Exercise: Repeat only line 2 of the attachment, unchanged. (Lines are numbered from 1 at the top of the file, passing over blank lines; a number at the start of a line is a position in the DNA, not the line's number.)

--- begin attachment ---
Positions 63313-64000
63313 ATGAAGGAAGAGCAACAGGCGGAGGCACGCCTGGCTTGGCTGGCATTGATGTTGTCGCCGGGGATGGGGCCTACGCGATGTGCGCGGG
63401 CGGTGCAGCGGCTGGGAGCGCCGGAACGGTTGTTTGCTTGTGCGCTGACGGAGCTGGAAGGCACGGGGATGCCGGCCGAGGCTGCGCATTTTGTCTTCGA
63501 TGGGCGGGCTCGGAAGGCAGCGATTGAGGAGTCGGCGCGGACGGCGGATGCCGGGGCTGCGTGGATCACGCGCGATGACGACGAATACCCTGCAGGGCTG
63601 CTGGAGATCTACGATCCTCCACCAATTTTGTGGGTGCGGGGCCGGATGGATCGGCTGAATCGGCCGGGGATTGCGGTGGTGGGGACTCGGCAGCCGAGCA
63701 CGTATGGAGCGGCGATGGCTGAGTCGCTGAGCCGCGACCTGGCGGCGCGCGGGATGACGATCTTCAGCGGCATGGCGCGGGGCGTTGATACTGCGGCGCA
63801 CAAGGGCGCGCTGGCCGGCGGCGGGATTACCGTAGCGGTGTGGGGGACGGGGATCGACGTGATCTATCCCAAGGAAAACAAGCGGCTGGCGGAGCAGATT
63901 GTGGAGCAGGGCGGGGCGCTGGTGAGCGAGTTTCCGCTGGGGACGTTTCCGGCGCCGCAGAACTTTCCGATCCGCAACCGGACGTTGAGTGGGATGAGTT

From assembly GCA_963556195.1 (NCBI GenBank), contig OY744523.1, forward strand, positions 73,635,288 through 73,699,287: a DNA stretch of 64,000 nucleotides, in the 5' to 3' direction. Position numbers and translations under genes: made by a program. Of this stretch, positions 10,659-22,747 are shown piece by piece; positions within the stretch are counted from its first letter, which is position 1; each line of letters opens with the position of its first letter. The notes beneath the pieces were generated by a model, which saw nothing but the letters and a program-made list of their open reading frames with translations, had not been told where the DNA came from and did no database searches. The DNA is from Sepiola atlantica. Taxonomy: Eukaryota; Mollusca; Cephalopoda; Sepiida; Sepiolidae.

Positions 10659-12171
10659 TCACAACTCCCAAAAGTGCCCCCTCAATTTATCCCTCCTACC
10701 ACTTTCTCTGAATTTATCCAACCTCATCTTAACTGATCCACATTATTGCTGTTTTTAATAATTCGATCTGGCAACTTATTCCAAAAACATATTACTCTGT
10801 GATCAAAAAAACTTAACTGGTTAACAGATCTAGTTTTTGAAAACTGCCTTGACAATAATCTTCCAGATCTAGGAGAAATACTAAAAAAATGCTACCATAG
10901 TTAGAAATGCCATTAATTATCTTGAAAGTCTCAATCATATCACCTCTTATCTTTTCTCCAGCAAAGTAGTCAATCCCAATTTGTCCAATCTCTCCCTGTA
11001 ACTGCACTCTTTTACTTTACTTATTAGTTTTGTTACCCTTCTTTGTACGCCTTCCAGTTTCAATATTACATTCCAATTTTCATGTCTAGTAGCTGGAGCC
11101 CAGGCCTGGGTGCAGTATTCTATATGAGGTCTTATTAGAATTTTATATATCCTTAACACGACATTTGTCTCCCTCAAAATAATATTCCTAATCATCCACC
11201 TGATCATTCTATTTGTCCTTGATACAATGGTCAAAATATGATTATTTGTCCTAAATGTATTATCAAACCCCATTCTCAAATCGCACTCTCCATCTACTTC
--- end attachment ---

63313 ATGAAGGAAGAGCAACAGGCGGAGGCACGCCTGGCTTGGCTGGCATTGATGTTGTCGCCGGGGATGGGGCCTACGCGATGTGCGCGGG